But jest as I figgered he was on his tiptoes fur that, and was getting up my own sand, he throwed a look my way. And something sobered him. He stood there digging his finger nails into the palms of his hands fur a minute, to get himself back. And when he spoke he was sort of husky.

"That boy there," he says. And then he stops and kind of chokes up. And in a minute he was begging fur me. He tells 'em I wasn't mixed up in nothing. He wouldn't of done it fur himself, but he begged fur me. Nobody had paid much attention to me from the first, except Buck Hightower had put in a good word fur me. But somehow the doctor had got the crowd listening to him agin, and they all looked at me. It got next to me. I seen by the way they was looking, and I felt it in the air, that they was going to let me off.

But Doctor Kirby, he had always been my friend. It made me sore fur to see him thinking I wasn't with him. So I says:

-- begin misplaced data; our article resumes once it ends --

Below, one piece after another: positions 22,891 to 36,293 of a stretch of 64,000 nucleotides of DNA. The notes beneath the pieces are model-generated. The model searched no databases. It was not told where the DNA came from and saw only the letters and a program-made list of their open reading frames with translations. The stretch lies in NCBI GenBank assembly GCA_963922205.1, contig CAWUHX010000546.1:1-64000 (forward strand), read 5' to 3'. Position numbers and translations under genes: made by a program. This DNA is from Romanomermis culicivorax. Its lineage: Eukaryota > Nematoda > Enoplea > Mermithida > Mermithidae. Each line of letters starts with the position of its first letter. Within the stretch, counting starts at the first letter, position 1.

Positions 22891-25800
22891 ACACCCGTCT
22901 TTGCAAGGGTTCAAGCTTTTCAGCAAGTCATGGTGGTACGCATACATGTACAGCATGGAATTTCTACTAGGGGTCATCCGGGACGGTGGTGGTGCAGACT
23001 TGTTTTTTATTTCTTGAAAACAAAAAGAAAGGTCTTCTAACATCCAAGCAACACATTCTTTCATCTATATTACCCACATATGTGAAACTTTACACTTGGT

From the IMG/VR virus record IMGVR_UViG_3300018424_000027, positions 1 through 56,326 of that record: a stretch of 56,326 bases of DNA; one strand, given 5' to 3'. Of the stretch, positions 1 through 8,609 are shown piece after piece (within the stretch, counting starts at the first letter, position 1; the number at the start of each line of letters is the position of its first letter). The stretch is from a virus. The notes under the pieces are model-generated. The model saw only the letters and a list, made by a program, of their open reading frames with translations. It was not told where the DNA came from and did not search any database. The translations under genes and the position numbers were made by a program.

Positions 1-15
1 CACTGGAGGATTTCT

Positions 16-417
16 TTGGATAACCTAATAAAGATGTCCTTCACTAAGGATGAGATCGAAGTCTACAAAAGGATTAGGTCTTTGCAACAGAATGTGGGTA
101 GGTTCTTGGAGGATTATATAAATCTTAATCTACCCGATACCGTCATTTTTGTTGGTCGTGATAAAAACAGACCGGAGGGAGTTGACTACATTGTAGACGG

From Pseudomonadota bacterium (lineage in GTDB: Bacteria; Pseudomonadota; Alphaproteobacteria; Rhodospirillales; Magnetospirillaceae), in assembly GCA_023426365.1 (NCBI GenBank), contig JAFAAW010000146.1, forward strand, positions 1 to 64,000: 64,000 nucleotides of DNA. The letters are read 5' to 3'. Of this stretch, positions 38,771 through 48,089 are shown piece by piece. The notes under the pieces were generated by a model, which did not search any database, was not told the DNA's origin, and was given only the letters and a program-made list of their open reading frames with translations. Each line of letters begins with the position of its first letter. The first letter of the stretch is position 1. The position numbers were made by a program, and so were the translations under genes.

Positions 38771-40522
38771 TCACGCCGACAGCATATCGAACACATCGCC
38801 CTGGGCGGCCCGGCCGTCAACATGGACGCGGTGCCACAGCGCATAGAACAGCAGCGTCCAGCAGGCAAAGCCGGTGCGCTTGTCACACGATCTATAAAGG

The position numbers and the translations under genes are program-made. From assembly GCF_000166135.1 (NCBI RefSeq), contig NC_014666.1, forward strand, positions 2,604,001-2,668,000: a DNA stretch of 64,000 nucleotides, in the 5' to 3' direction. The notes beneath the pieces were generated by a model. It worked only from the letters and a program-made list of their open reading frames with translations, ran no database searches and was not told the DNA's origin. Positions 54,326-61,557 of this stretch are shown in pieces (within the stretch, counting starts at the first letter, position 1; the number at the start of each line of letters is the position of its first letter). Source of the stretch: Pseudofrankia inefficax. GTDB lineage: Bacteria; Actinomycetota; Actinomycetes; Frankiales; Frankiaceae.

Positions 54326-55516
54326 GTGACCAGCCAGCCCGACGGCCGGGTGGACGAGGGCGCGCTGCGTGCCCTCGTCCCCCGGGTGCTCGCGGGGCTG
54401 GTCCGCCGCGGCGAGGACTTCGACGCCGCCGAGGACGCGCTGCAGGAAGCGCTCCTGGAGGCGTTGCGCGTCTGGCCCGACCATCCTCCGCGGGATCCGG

"You better can that line of talk. They don't get you without they get me, too. You orter know I ain't a quitter. You give me a pain."

And the doctor and me stood and looked at each other fur a minute. He grinned at me, and all of a sudden we was neither one of us much giving a whoop, fur it had come to us both at oncet what awful good friends we was with each other.

But jest then they come a slow, easy-going sort of a voice from the back part of the room. That feller that had come in along with Old Daddy Withers come sauntering down the middle aisle, fumbling in his coat pocket, and speaking as he come.

"I've been hearing a great deal of talk about killing people in the last few minutes," he says.

Everybody rubbered at him.